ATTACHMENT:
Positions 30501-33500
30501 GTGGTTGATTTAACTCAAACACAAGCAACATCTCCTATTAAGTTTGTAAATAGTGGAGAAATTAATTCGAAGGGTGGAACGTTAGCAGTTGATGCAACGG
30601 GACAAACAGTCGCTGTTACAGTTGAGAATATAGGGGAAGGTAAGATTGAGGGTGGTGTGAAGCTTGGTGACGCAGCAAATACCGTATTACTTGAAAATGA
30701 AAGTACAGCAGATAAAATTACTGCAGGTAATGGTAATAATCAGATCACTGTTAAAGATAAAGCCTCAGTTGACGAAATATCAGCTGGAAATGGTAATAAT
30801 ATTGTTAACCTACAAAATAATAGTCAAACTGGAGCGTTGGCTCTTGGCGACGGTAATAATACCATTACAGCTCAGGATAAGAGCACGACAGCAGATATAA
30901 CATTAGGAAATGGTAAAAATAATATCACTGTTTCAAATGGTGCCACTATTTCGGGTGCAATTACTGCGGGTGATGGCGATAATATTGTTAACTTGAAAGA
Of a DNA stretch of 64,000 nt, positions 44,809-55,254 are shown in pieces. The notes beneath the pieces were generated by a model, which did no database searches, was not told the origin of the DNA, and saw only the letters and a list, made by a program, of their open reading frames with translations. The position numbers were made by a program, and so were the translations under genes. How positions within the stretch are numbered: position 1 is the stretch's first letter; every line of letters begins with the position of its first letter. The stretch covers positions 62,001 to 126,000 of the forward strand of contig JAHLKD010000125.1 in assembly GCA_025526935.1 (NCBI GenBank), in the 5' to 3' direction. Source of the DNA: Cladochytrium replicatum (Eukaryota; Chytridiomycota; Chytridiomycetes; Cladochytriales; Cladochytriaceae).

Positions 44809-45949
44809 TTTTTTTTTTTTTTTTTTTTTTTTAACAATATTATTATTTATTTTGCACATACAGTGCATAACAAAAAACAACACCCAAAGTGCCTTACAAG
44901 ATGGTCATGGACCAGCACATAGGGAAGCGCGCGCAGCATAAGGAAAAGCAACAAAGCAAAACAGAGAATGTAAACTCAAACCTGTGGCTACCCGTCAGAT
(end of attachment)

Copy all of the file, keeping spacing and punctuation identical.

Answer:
Positions 30501-33500
30501 GTGGTTGATTTAACTCAAACACAAGCAACATCTCCTATTAAGTTTGTAAATAGTGGAGAAATTAATTCGAAGGGTGGAACGTTAGCAGTTGATGCAACGG
30601 GACAAACAGTCGCTGTTACAGTTGAGAATATAGGGGAAGGTAAGATTGAGGGTGGTGTGAAGCTTGGTGACGCAGCAAATACCGTATTACTTGAAAATGA
30701 AAGTACAGCAGATAAAATTACTGCAGGTAATGGTAATAATCAGATCACTGTTAAAGATAAAGCCTCAGTTGACGAAATATCAGCTGGAAATGGTAATAAT
30801 ATTGTTAACCTACAAAATAATAGTCAAACTGGAGCGTTGGCTCTTGGCGACGGTAATAATACCATTACAGCTCAGGATAAGAGCACGACAGCAGATATAA
30901 CATTAGGAAATGGTAAAAATAATATCACTGTTTCAAATGGTGCCACTATTTCGGGTGCAATTACTGCGGGTGATGGCGATAATATTGTTAACTTGAAAGA
Of a DNA stretch of 64,000 nt, positions 44,809-55,254 are shown in pieces. The notes beneath the pieces were generated by a model, which did no database searches, was not told the origin of the DNA, and saw only the letters and a list, made by a program, of their open reading frames with translations. The position numbers were made by a program, and so were the translations under genes. How positions within the stretch are numbered: position 1 is the stretch's first letter; every line of letters begins with the position of its first letter. The stretch covers positions 62,001 to 126,000 of the forward strand of contig JAHLKD010000125.1 in assembly GCA_025526935.1 (NCBI GenBank), in the 5' to 3' direction. Source of the DNA: Cladochytrium replicatum (Eukaryota; Chytridiomycota; Chytridiomycetes; Cladochytriales; Cladochytriaceae).

Positions 44809-45949
44809 TTTTTTTTTTTTTTTTTTTTTTTTAACAATATTATTATTTATTTTGCACATACAGTGCATAACAAAAAACAACACCCAAAGTGCCTTACAAG
44901 ATGGTCATGGACCAGCACATAGGGAAGCGCGCGCAGCATAAGGAAAAGCAACAAAGCAAAACAGAGAATGTAAACTCAAACCTGTGGCTACCCGTCAGAT